Returning twenty years later, he would have found that modest structure had disappeared and been replaced by the exceptional Neo-Gothic Manor that stands to this day. Staring at its towers, bays and steep roofs, he might have wondered what prompted such a great change. It is unlikely he would have guessed the reason, for the Manor owes its existence to one of the most excruciating ailments of that time. The 2nd Earl of Dunraven, an active outdoors man, had been laid low by gout, and confined to indoors. His wife, Lady Caroline, had encouraged him to embrace this immense undertaking to distract him from the pain of the disease. It was a distraction that would develop and mature into the next generation.
When Lord Dunraven began to rebuild his home, he conceived a grand architectural scheme brimming with vigorous imagination and peppered with eccentricity. To marshal his taste for eclecticism and keep it in step with the principles of a beautiful house, the services of a front rank architect were required. The Earl chose James Pain whose technical flair and ability were indisputable.
The house is initially reminiscent of a chateau, but many of its features are shared by great residences of the era in Britain and Ireland. Mysteriously, the Manor is laid out as a Calendar House. 365 stained windows and 52 chimneys mark the annual tally of days and weeks. Sleuthing visitors may be able to spot references to the 7 days of the week and 12 months of the year. Although there are other examples of such buildings, they are rare, and no one is certain why the Earl determined on this symbolism. This allusive quality is heightened by discreet gargoyles and French or Latin mottoes graven on secluded walls.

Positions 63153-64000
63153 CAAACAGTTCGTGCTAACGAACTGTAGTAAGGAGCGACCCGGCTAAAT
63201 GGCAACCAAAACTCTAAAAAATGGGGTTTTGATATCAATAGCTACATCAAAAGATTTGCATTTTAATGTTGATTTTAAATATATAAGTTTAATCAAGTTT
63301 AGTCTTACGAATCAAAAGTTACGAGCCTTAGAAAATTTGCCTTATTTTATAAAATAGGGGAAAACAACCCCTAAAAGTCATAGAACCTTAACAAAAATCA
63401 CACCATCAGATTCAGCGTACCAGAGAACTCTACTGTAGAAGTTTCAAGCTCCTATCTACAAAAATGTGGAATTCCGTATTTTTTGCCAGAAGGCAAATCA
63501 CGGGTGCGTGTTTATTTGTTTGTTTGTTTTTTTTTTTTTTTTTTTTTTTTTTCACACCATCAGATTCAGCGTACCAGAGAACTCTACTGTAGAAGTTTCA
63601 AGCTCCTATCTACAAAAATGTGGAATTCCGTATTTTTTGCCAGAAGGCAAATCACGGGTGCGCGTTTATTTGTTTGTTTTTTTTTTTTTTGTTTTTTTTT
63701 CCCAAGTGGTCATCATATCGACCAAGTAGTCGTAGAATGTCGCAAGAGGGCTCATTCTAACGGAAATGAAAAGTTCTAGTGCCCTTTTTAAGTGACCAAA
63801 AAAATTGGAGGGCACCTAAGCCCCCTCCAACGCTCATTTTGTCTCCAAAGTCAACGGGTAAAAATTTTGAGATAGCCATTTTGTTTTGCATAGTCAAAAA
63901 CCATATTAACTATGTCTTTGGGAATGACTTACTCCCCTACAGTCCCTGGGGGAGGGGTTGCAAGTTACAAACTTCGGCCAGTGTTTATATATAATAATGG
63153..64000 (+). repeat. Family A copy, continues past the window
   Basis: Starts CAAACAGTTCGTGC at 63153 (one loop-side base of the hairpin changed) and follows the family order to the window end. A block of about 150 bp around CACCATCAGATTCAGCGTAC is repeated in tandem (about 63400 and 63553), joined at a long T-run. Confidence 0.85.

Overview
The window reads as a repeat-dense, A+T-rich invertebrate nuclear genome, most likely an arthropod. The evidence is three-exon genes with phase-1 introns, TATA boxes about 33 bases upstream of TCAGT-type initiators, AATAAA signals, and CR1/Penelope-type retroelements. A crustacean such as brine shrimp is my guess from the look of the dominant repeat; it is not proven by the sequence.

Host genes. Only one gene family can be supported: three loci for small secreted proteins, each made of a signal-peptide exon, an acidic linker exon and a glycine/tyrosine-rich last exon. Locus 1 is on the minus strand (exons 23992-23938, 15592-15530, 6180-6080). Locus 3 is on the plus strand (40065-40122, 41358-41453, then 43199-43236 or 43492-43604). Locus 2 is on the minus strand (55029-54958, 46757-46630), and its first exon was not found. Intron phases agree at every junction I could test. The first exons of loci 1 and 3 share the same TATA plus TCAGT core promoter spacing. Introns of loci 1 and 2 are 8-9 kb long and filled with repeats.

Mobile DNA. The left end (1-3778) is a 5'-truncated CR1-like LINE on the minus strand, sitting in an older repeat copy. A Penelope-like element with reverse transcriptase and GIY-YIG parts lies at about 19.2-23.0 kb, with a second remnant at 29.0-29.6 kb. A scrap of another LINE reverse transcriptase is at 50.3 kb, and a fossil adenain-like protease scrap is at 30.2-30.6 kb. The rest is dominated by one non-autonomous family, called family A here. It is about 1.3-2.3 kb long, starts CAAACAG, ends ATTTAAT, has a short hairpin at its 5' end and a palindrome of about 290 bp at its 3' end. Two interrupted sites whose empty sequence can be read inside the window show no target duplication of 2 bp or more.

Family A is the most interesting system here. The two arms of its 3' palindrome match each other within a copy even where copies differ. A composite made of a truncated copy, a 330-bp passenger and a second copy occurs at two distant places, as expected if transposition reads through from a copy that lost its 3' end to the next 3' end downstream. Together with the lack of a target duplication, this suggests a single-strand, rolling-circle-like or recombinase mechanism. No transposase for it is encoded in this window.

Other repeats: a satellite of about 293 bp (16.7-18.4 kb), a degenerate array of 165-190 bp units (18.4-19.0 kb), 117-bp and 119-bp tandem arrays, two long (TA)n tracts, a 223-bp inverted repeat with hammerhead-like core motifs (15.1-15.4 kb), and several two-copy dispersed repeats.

Though construction of the Manor House began in 1832, records indicate that the Earl was prone to changing his mind. As a result, when he died in 1850, the Manor still stood incomplete, compelling his son to return home from Britain to complete what his father had begun. With a new generation came zest and focus. The 3rd Earl decided to commission an innovative new architect, Philip Charles Hardwick, whose remit also ran to laying out the garden.
Flanked by mature coppices, and the river bank, Hardwick’s formal garden runs from the southern aspect of the Manor towards the lush parkland beyond. Lording over Hardwick’s botanic ensemble looms the notable Cedar of Lebanon, the oldest of its kind in the British Isles. This hoary old Samson had already seen out 200 years when Hardwick set to work beneath its branches. Nothing, not even the Manor itself, can claim primacy over it.
Only in the early 1860s did the vision of an agonised man three decades previously became realised. To this day Adare Manor speaks volubly for the talent and inventiveness of the people who laboured over it. Some of their story will always be locked in its stones, but what can be seen today bears eloquent testimony to their skill and vision.
Until 1982 the Dunraven’s kept their family seat here. The Manor House and 840 acre estate was purchased in its entirety five years leter. In the Dunraven tradition, no effort was spared in a restoration that sought to preserve the grand ethos of the house’s earlier epoch. And rightly so, because it is never forgotten here that the Manor is not only a hotel but a great and intriguing house.